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Most marketers admit their department ‘can be a bottleneck to customer service delivery’

Over two thirds (71%) of marketing decision-makers and 60% of IT decision makers agree that their department can be a bottleneck when it comes to delivering an optimal customer experience.

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The research from Wunderman Thompson Technology and Sitecore reveals the challenges of today’s IT and marketing teams in driving dynamic, personalised and multichannel digital customer experiences. Indeed, less than half (43%) of the decision-makers surveyed strongly agree that they currently have access to the right tools across the content supply chain.

The Building Better Experiences report – which surveyed leaders in IT and marketing across the UK and the DACH region – explores why the need for the right tools, the right strategy and the right process has never been more urgent and exposes the friction between IT and marketing teams as they look to collaborate more closely to speed up content creation and deployment.

Experience pain points

The demand for personalised experiences across multiple channels is driving a proliferation of customer segments and context-based decisions that are becoming increasingly hard to manage. Content and assets need to be readily available to be surfaced dynamically on the right channel, in the right context, at the right time.

Marketing decision-makers, alongside their IT colleagues, face an increasingly intensifying challenge to get content where it needs to be, with 4 out of 10 (41%) reporting that they still lack the data they need to effectively drive personalised content to their customers.

39% of all decision-makers point to the diverse and siloed nature of asset management systems as the top pain point in building customer experiences and 35% are most concerned about having multiple copies of the same content in different locations.

If they do have a personalisation tool, 38% of decision-makers say it doesn’t deliver what they need and 36% don’t have a clear view on what content to personalise. Almost a third (32%) say they don’t have a content strategy that enables personalisation.

Furthermore, 71% of marketing decision-makers and 60% of IT decision makers agree that their department can be a bottleneck when it comes to delivering an optimal customer experience.

Technology to the rescue

While 60% of businesses surveyed say they are already investing in Digital Asset Management (DAM) solutions, there are clear discrepancies across industries with some playing catch-up. The report found that retail businesses are at the vanguard of DAM investment (72% are investing in the technology), followed by manufacturing (65%), financial services (61%) and IT (54%).

These DAM solutions have the potential to deliver new capabilities via artificial intelligence (AI) and machine learning that help to relieve the pressure of manual tasks and approval processes. In fact, 56% of businesses are currently using AI or machine learning to manage content and assets, with regulatory compliance, content recommendations and asset renditions being the top use cases. However, the research reveals that marketing teams are struggling to make the most of the technology at hand.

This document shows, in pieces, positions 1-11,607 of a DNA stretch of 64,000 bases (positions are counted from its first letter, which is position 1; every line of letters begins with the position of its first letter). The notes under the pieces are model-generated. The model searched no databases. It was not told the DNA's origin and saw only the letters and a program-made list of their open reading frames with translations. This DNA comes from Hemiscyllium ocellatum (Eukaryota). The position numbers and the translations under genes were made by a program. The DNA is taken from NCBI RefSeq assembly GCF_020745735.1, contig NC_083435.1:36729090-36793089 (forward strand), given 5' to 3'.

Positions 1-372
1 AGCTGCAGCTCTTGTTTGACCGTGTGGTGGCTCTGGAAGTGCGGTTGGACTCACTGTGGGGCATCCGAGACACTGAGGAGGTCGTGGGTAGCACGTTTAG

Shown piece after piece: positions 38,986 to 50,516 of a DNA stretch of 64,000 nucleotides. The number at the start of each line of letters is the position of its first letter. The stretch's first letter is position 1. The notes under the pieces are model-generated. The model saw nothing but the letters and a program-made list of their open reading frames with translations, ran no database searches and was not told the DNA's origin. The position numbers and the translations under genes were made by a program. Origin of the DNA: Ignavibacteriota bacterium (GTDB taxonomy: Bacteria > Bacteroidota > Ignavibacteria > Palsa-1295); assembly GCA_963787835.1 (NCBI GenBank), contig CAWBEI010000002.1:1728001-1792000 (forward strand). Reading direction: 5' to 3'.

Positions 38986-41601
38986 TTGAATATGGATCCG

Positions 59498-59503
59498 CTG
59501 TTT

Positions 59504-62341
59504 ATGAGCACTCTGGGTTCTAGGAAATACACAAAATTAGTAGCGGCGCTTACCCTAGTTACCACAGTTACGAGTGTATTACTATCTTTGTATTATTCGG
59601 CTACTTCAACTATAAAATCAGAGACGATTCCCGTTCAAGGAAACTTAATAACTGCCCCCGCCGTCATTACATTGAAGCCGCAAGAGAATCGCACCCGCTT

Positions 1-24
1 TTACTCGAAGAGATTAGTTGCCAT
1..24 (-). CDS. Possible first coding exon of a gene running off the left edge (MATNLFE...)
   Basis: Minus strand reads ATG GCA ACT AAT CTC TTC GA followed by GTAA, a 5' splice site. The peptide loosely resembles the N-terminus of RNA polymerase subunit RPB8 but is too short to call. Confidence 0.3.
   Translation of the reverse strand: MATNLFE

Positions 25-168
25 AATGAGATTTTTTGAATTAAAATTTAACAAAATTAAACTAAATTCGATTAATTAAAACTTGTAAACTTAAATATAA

The marketing / IT divide

The report reveals a disconnect between IT and marketing decision-makers when it comes to the management of content, with 84% of marketing decision-makers wishing IT understood their needs better and 81% of IT decision-makers feeling the same about their marketing counterparts.

The divide widens on the issue of which department should be responsible for decision-making when it comes to purchasing DAM systems – platforms that allow businesses to review, manage and distribute personalised content from a central hub. The majority (79%) of IT decision-makers say they are responsible but less than half (46%) of marketing decision-makers agree. Similarly, 64% of marketing leaders claim responsibility but only 50% of their counterparts in IT concur.

Leigh Gammons, EMEA CEO, Wunderman Thompson Technology, said: “We live in an experience economy, with digital customer experience continuing to be the number one priority for most businesses. Content and asset management – a staple in delivering these experiences – is big business and decision-makers tell us that they are spending on average £1.7m on this capability each year, with that sum rising to £2.2m for higher revenue companies. 22% are spending between £2-5million and 8% are spending over £5million annually. With companies investing so heavily to optimise their content supply chain, it’s no surprise industry forecasters expect the DAM market to reach $15.4bn by 2027.”

Steve Stathis Tzikaki, CEO, Sitecore, added: “Consumer expectations skyrocketed over the past year, questioning brands’ digital experience capabilities. In response, many are finding that they need to make changes to streamline creativity, content, and collaboration. Strategic investments in agencies and headless technology can help organisations rise to the challenge with content-led personalisation at scale. Brands that get these fundamentals right will be well-positioned in a cookieless, privacy-first future where content takes on increased importance – particularly as fuel for expanding first-party customer data relationships.”


Research was conducted by Wunderman Thompson’s research team, SONARTM, with 580 IT and marketing decision-makers in the UK, Germany, Austria and Switzerland, in companies with a revenue of over £75 million. Research was conducted between the 23rd March 2021 and 11th April 2021.


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